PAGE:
Case in point, in the Bellefonte Area School District (and we are reflective of other districts across Pennsylvania), we provide our students with an online learning option.  The average cost for our students attending BeLA (Bellefonte eLearning Academy) is $4,000.00 per student in contrast with those students attending cyber charter schools at an average tuition bill of $16,000.00 per student.   Coupled with this staggering and irresponsible cost, a cost shouldered by the taxpayer, is the fact that only one PA cyber school comes close to receiving a “passing” grade for success, by a single percentage point (the majority of cyber schools have consistently placed in the bottom 5% for educational performance in the state).  Whereas BeLA, like many inhouse online learning experiences, has proven success. In fact, last year 100% of our BeLA students who took the PA standardized tests scored proficient or advanced. Students attending BeLA are afforded all the extra-curricular opportunities and teacher support as their peers in the traditional setting and they are able to move back into the traditional system, should they choose, without learning gaps.  All too often students who return to the traditional public school setting come to us with significant needs for remediation and support in order to bring them up to speed with their peers.

    Our costs at Bellefonte Area School District over the last five years are as follows:

    Fiscal Year

    Regular Ed Tuition Paid by the District to Cyber Schools

    Special Ed Tuition Paid by the District to Cyber Schools

    Total Tuition paid by the District to Cyber Schools





















    Additionally, Senate Bill 34 and House Bill 526, if successfully passed, will support school districts that provide their own cyber education programs by removing the financial responsibility for resident students who enroll in cyber charter schools instead of the districts’ program(s).   School districts that operate high-performing cyber programs similar to BeLA can do so at significantly reduced costs as compared to paying tuition to a cyber charter school, enabling them to retain critical funding (taxpayer dollars) in the district for the benefit of all students.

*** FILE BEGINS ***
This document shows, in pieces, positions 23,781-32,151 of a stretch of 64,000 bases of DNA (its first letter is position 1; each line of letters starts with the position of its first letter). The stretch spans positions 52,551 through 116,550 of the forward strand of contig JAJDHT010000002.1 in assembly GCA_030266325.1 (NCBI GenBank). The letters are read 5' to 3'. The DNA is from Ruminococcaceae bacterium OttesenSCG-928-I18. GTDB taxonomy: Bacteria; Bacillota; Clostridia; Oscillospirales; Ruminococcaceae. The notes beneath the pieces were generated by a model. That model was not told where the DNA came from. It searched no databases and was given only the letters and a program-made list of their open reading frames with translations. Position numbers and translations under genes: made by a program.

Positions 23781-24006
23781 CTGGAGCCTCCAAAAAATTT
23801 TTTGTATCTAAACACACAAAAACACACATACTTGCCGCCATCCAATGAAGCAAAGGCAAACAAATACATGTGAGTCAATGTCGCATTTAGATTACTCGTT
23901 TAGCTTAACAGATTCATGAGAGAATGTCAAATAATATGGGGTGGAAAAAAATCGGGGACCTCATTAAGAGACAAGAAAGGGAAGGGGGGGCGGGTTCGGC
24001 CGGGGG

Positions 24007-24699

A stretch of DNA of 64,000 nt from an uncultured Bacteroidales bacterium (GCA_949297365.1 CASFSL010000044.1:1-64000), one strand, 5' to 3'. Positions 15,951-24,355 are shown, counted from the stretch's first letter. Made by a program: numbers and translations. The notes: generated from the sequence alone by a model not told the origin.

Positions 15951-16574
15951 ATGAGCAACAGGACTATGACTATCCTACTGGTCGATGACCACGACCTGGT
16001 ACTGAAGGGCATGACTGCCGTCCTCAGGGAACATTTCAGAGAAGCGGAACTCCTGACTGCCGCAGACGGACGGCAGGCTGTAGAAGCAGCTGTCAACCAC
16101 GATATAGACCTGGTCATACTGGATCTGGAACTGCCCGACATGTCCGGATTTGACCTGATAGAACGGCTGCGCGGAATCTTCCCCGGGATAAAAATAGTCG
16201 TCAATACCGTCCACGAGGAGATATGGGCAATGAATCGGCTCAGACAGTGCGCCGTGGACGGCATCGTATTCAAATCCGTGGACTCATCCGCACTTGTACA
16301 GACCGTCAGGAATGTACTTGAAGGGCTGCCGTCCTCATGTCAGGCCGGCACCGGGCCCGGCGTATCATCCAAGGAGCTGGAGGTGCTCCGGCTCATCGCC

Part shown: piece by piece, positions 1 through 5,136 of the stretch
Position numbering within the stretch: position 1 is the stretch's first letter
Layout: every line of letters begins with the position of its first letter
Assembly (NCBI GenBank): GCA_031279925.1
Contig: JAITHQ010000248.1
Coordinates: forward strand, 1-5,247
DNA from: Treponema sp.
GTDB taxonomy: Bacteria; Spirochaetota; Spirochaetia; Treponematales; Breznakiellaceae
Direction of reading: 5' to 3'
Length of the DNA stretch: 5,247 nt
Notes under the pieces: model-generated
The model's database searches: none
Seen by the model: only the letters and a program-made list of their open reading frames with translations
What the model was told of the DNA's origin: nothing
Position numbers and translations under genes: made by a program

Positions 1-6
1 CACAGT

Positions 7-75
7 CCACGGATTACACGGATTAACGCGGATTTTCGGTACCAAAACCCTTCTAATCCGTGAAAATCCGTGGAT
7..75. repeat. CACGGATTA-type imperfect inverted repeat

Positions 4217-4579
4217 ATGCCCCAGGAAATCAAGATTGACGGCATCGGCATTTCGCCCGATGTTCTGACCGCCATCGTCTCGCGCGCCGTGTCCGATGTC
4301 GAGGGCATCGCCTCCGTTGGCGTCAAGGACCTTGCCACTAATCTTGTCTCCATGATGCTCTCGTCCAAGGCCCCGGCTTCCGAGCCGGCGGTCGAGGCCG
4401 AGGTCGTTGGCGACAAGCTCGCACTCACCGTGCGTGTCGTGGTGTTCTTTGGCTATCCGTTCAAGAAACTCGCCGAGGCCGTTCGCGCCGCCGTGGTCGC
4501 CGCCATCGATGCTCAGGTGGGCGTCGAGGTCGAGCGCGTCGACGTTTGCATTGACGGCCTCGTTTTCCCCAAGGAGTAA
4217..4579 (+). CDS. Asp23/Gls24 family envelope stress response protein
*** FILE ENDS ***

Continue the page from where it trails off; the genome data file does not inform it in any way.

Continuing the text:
Across the state it is estimated that funding of cyber charter schools cost school districts and taxpayers more than $463 million in 2016-17.  That is egregious at best.

    As communities with high expectations for our children and limited tax dollars to support our schools and our children’s education, it is well past time that we reflect on those two critical questions, and most purposefully the latter, and insist our legislators take a deep look at the current funding and accountability systems.  It is time that we invest our dollars responsibly and do what is right by our children and our communities.

    Please reach out to your local legislators and let them know that charter school reform, and in this case cyber charter reform - support for SB 590 and SB34/HB 526 as well as HB 355 which enhances charter school governance and transparency, needs to be a priority.  Let them know that there are also significant concerns with HB 356 which expands charter schools without oversight and HB 357 which alters the process used to apply to open a charter school. Both HB 356 and HB 357 limit a district’s authority and voice and thus by extension the voices of taxpayers.  Our children deserve it!

    Link to Advocacy 101 (legislative links on slide 11)

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  • Harmony in Choice

    Posted by Michelle Saylor on 5/26/2019

    Harmony in Choice